Share this article

print logo

Where have all the goons gone? If only the new hockey could bring back the though guys

I went to a hockey game, and a fight didn't break out ...

When it comes to winter thrills, nothing beats the new and improved NHL. What's not to love? The game has finally transcended the numbingly dull neutral zone trap, skilled players can once again create in space, the shootouts are downright thrilling, and most importantly, the Sabres are winning ... but I miss my goons. You know, the enforcers, the policemen ... the Marty McSorleys ...

Every once in a while, my work in TV sports gives me a chance to get up close and personal with professional athletes. A few too many moons ago, I laced up my skates and shot a segment for Fox network with some LA Kings, most notably McSorley, a player best known as Wayne Gretzky's bodyguard. Marty played the game with skill, but he thrived under a simple premise that he embraced admirably: You messed with the Great One, Marty's haymaker messed up your face.

Marty couldn't have been more accommodating - NHL players are by far the most affable, playful athletes in the pro arena. So we're kidding around, trash talking, and at the end of the segment, the plan was to have Marty "rough me up a bit," which in TV talk means pull your punches and for god's sake not the face - my beauty is my fortune.

Next thing I know, I'm up against the boards being tossed around like a rag doll. I have never felt less in control of my destiny - and that includes an adult life spent auditioning for casting director's assistants. Don't get me wrong, Marty wasn't even going quarter speed, and it's not like I got hurt. The man just didn't know his own strength. Most of my focus went toward not wetting myself.

It made for great TV, but I left with the realization that messing with professional muscle, even for a goofy TV show, is like getting out of your car on a jungle safari. You're thinking, "Oh, those lions - they're so adorable, I have to pet them." Next thing you know, you're lunch.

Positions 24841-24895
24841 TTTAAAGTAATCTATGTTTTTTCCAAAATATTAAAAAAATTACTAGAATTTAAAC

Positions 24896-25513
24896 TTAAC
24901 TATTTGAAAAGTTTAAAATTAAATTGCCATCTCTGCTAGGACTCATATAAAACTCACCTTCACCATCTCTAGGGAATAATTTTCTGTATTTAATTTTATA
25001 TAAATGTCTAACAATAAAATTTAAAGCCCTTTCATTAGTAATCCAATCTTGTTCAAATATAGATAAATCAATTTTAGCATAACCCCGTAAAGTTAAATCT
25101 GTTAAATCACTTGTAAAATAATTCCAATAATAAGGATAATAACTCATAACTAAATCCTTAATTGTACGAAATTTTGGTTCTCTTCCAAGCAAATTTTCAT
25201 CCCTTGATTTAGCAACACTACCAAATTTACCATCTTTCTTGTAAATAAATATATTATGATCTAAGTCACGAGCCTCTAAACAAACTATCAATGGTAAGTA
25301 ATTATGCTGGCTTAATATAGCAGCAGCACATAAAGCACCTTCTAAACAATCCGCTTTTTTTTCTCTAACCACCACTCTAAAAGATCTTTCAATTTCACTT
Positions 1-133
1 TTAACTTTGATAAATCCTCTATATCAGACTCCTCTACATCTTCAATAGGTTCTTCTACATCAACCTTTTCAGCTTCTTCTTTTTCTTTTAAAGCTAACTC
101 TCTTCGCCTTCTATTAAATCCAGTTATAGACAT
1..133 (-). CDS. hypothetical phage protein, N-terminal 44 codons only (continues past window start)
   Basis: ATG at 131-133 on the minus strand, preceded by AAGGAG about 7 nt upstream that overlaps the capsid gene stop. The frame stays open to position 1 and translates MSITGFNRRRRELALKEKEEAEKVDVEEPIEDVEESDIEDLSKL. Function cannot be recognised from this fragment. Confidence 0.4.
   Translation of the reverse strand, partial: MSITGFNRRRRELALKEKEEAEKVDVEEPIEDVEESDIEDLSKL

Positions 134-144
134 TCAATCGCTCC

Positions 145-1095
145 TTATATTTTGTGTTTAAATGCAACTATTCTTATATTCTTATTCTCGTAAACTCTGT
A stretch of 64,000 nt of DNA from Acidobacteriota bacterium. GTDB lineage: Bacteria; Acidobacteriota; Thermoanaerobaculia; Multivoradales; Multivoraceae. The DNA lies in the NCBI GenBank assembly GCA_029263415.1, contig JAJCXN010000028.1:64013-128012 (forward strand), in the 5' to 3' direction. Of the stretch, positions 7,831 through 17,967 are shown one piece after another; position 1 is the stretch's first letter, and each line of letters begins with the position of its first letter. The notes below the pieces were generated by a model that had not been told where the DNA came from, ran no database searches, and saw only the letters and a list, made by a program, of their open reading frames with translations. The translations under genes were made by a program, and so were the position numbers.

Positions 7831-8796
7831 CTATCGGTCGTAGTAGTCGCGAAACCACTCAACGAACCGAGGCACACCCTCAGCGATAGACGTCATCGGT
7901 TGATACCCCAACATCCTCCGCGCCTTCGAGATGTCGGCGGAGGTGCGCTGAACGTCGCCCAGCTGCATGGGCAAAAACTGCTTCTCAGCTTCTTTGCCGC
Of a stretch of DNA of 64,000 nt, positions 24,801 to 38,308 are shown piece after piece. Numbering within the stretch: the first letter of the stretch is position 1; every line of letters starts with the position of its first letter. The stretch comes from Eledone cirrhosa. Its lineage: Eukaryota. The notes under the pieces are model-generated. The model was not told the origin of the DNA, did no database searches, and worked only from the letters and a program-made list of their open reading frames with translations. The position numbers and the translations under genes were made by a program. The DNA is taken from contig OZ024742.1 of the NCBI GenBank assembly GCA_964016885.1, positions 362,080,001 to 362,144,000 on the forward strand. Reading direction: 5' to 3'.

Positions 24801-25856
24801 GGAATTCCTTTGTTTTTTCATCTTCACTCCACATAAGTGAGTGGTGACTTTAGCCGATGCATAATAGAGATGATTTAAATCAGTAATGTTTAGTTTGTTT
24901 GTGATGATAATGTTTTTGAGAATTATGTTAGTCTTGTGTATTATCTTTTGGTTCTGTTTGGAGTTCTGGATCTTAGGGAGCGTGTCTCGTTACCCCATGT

Alas, irony never takes a holiday, and as I write this in 2006, hockey's fighters are now lunch.

In the time-honored tradition of professional wrestling, the key to good box office has been based on two essential characters: Pretty boys and bad guys, or, in WWF parlance, "Baby Faces" and "Heels." The same has always been true about the NHL. Every hockey town loves its scoring star and its penalty minute leader above all the rest.

I was there for the dawn of Sabre hockey, sitting in the Aud rafters, screaming my lungs out in defiance of my unfinished math homework. Much love was sent Roger Crozier's way for standing on his head in goal while toiling behind the earnest-yet-wanting defensive efforts of Jumbo Jim Watson. But the true object of our affection was a Hall of Fame baby face by name of Gilbert Perreault.

The only other Sabre who generated excitement on the original expansion roster was a rugged journeyman named Reg Fleming. He was a classic NHL tough guy whose lone year here yielded a stat line that speaks volumes: 6 goals, 159 penalty minutes. What can you say about a guy who spent 1956-1958 playing in the QHL for a team called "The Shawinigan Falls Cataracts"? How about "Please don't hit me"?

The original Sabre policeman was followed by numerous players with the requisite toughs. I'll always have a soft spot in my heart for King Kong Korab. I'll never forget how hard-nosed Lindy Ruff was in his playing days. Then there's Rob Ray, the alpha dog whose knuckles and jersey-off fighting technique not only provoked an NHL ban, but rode shotgun to a generation of Sabre baby faces, from Turgeon to LaFontaine and Mogilny, all the way through Satan. (Only Buffalo could have a baby face named "Satan.")

There was even a glorious time when the Sabres lineup was a veritable murderers row, as Ray, Brad May and the irrepressible Matthew Barnaby took turns making plays and kicking ass.

Cut to today: Resident Sabre tough guy Andrew Peters is a healthy scratch most nights. The new game rocks, but apparently it no longer has room for a good fight, and that stings.

Oh, for the delicious tension when the coaches sent the Razor and Tie Domi onto the rink at the same time ... and the mutual respect in their battles.

I miss the days when the refs would just "let them go," until arms were too heavy to lift. I miss Sandy McCarthy standing on the bench, pointing to his huge biceps, then pointing to his intended victim.

I miss the vernacular of the game's dark side. The penalty box was "the sin bin," spilled teeth were "Chicklets," and only the few and proud achieved a "Gordie Howe" - a goal, an assist and a fight in the same game.

For young players with marginal skills, playing tough used to be the express train to the big leagues, and that always had a film noir feel to me. Think Sterling Hayden in "The Asphalt Jungle."

Picture yourself coming up through the ranks. You're good, then you're just OK, and then there's that moment when you realize you aren't gonna make the show unless you rethink your value. Welcome to the house of pain.

Who among us can't relate to that?

We look to our sports heroes to do the things we can only dream of. In my book, that includes sheer toughness, and an acceptance of your role, however difficult it may be.

Maybe that's why what I miss the most are the moments when the enforcers scored a goal. Imagine what it takes to have soft scoring hands after a thousand fights. Always got the loudest cheers, and deservedly so.

Buffalo native and "King of Queens" consulting producer Nick Bakay has a weekly segment Friday and Saturday on the NFL Network show "Total Access."

There are no comments - be the first to comment